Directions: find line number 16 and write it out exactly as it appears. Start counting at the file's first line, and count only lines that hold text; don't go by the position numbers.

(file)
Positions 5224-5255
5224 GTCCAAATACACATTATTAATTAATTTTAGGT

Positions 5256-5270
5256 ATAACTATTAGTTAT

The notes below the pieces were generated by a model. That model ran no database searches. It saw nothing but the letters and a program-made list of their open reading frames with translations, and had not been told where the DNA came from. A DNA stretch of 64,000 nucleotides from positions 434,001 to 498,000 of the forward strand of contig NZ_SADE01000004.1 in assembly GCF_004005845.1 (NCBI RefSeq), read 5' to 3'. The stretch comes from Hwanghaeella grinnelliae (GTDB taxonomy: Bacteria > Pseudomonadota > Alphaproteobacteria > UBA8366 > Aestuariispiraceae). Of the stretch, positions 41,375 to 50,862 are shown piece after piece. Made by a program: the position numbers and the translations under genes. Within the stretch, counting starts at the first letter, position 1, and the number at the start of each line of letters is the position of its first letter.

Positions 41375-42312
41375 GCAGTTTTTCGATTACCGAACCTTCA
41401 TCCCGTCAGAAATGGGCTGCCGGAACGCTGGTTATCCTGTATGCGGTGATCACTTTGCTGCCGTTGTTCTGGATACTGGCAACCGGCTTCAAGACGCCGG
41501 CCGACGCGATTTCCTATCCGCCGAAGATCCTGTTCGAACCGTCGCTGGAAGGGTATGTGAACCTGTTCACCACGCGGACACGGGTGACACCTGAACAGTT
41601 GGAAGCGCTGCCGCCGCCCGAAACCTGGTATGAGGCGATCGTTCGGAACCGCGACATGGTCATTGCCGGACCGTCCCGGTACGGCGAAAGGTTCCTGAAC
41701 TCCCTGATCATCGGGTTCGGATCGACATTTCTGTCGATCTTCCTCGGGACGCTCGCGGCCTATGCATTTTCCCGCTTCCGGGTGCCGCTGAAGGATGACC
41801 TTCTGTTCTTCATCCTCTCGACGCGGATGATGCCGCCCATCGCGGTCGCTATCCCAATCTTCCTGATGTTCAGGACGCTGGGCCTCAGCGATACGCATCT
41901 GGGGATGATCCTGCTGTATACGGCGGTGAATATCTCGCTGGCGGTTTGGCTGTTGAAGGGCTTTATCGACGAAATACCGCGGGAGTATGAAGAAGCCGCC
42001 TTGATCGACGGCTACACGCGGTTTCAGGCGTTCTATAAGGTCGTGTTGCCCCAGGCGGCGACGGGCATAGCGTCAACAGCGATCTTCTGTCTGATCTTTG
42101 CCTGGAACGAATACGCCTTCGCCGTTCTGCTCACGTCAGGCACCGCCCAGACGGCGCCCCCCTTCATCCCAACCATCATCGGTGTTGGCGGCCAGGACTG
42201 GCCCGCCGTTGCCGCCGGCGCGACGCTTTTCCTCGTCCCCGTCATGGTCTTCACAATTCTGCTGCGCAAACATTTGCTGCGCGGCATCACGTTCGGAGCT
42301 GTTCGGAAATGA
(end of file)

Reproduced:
42201 GCCCGCCGTTGCCGCCGGCGCGACGCTTTTCCTCGTCCCCGTCATGGTCTTCACAATTCTGCTGCGCAAACATTTGCTGCGCGGCATCACGTTCGGAGCT